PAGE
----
Your right to remain silent is one of the most important aspects of our justice system. It keeps you from implicating yourself in an accusation, and the police can’t use your words against you. They will do just that, and they warn you upfront. Part of your Miranda warning states that “anything you say can and will be used against you.”
Your right to remain silent extends to traffic stops. When the police pull you over, you should give them your basic information like your name and ID. Other than that, you are not obligated to answer any other questions.
If you speak during a traffic stop, you could be accused of a DUI.
Police Use Tricky Language
If you think about it, there is a subtle difference between these two questions:
- “Have you had anything to drink tonight?”
- “How much have you had to drink tonight?”
Police need a reason to arrest you for a DUI. Sometimes, they can rely on their assessment of your behavior, but they know that is flimsy evidence. The more ammunition they have against you, the more likely they are to assume you have been drinking.
Cops often use questions like the second one, “How much have you had to drink?” to trap you. If you give them an answer that indicates you’ve been drinking at all, they have all the evidence they need. It doesn’t matter if you had one drink hours ago and a full steak dinner since. When police can link your behavior to drinking, they can arrest you.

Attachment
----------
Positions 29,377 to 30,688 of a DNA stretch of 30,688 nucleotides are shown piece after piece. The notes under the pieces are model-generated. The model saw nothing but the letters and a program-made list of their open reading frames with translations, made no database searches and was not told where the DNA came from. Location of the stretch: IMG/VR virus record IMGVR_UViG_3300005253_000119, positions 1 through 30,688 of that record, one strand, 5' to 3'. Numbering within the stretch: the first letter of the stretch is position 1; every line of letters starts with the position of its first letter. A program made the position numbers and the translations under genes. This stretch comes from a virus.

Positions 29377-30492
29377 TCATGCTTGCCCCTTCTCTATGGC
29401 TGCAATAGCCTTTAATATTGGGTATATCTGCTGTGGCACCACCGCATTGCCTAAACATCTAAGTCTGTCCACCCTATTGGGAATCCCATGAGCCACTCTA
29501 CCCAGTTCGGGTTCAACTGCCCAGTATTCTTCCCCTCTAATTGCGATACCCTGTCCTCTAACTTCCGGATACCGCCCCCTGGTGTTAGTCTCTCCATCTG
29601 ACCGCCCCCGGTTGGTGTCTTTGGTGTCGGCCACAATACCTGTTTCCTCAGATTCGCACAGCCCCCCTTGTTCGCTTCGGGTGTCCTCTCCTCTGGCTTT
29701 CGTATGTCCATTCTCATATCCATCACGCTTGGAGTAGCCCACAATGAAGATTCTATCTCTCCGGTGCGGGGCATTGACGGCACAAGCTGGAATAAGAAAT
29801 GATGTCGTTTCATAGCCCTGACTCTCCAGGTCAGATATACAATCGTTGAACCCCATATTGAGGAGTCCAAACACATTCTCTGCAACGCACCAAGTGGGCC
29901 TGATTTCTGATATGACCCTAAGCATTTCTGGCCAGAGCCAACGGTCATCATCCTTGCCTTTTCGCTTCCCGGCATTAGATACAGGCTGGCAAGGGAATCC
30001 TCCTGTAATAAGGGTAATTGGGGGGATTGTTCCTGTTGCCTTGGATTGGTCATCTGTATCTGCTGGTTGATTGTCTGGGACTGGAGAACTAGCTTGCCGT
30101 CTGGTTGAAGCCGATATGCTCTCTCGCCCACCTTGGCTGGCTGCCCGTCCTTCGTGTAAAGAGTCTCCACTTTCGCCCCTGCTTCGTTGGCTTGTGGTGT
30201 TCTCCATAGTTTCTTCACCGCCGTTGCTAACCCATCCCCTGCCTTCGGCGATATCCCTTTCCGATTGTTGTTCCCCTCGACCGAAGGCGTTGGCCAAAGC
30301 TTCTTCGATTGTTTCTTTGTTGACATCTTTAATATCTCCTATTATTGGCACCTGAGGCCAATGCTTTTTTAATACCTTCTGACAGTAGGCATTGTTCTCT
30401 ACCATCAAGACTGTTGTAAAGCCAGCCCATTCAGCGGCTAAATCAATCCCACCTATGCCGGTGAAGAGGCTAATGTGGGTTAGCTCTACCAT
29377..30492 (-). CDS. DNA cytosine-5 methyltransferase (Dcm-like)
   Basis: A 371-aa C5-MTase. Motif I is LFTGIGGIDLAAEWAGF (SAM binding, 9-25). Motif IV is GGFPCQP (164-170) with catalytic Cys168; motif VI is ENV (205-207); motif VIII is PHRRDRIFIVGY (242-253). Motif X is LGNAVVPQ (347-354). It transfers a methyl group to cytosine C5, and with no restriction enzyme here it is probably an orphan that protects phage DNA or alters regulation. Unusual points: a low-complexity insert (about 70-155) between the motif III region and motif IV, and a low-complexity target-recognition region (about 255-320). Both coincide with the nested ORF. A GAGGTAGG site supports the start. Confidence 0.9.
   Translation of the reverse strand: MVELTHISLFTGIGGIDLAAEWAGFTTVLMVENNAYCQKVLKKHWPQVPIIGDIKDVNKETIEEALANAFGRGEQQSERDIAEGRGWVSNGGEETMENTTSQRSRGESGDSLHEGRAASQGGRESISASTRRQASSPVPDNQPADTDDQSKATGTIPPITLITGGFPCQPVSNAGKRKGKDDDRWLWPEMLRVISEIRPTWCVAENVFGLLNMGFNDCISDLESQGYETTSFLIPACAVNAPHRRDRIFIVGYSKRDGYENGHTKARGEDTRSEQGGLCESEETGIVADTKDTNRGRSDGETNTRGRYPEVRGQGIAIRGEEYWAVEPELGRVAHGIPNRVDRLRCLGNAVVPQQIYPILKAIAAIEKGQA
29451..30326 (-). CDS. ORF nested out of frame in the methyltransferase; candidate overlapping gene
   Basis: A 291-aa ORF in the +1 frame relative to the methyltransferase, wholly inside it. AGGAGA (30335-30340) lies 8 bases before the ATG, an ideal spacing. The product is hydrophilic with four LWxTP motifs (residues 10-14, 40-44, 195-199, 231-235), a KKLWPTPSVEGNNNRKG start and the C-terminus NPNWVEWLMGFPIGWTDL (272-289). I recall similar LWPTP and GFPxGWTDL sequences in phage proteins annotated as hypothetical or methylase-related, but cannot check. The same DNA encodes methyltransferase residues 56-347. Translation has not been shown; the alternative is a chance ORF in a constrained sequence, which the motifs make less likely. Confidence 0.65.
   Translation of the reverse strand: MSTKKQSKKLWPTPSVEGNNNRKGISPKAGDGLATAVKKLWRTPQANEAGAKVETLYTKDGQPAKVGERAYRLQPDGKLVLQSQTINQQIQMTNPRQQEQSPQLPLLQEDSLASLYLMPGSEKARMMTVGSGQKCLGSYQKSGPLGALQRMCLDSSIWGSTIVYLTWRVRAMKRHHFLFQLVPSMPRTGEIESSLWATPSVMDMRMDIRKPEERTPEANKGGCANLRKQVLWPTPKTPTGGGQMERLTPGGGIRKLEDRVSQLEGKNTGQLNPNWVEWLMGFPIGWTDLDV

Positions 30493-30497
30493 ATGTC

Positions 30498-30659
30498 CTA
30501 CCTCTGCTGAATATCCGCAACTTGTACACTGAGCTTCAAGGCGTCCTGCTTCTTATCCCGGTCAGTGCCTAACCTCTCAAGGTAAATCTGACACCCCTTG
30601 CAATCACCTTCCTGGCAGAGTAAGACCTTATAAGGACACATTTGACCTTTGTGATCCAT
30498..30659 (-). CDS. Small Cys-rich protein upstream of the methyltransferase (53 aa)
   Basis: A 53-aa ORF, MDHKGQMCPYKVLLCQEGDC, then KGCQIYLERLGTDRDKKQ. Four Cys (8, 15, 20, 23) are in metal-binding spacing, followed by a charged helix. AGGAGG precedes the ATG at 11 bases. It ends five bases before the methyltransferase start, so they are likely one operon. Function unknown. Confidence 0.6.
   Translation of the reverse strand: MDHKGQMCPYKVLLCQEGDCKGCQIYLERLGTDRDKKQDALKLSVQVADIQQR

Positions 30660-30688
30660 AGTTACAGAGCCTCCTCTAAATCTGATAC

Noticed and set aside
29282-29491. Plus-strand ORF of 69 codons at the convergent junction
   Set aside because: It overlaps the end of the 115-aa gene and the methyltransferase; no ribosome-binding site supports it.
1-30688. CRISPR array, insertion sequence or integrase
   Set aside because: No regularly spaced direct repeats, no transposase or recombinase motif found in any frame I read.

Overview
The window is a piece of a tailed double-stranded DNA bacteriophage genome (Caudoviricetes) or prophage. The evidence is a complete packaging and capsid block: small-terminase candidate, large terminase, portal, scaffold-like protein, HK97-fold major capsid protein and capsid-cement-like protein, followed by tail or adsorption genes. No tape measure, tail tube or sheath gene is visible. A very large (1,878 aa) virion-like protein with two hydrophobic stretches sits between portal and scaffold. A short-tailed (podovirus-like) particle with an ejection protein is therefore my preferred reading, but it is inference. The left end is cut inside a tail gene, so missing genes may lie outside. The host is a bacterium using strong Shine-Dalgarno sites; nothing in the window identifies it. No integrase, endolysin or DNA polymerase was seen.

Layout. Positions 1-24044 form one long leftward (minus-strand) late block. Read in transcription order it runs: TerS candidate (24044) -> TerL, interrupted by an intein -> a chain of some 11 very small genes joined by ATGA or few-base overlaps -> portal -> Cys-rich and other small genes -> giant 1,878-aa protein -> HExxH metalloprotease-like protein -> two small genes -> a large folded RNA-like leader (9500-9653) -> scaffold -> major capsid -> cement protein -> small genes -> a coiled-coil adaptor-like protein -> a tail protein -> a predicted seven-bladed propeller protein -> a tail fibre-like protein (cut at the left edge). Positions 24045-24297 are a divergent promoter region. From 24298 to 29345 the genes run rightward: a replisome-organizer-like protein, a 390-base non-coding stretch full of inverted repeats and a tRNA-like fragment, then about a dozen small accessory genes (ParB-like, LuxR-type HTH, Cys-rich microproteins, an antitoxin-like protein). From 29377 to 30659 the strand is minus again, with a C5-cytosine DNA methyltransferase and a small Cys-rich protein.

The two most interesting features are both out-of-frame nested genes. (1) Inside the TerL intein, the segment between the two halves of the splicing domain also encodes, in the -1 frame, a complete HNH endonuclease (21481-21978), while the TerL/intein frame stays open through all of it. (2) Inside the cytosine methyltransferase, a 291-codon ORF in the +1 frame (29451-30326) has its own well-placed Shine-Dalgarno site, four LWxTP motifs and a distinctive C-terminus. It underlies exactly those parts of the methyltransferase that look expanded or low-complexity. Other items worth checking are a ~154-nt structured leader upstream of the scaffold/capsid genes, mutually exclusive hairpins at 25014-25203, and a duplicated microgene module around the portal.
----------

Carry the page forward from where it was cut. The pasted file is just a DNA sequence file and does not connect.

Police Can Blame Your Driving on Virtually Anything
A DUI is not exclusive to alcohol consumption. You could be arrested for being high on drugs, pills, and the like.
Technically, anything that impairs your driving could result in a DUI arrest. This is another reason why it’s important to stay silent. Police could use anything, regardless of its legality, to accuse you. You could be drinking kava tea, taking antihistamines, or simply having too much coffee. If the cops believe an outside substance impaired your driving, they can secure an arrest.
Once again, just stay silent. Don’t tell the police where you’re going or where you’ve been. Don’t tell them about any medicine you’ve had or anything else you’ve put in your body.
It’s Easy to Make Mistakes
Being questioned by the police is an intense situation. You’re under a lot of pressure, and it’s easy to get confused. You may have temporary problems recalling the answers to questions, which will make you seem inebriated. Even if you are stone sober, you could easily phrase something the wrong way and suddenly find yourself arrested.
The justice system used these technicalities against people for a long time. That’s why, in 1966, the country implemented the Miranda warnings. Staying silent is a way to keep from accidentally implicating yourself. Whenever you are under suspicion of anything, just remain quiet. Your attorney will do the speaking for you.If you’ve been accused of driving under the influence, contact our firm for help. You can call us at (775) 502-1575 or reach out online .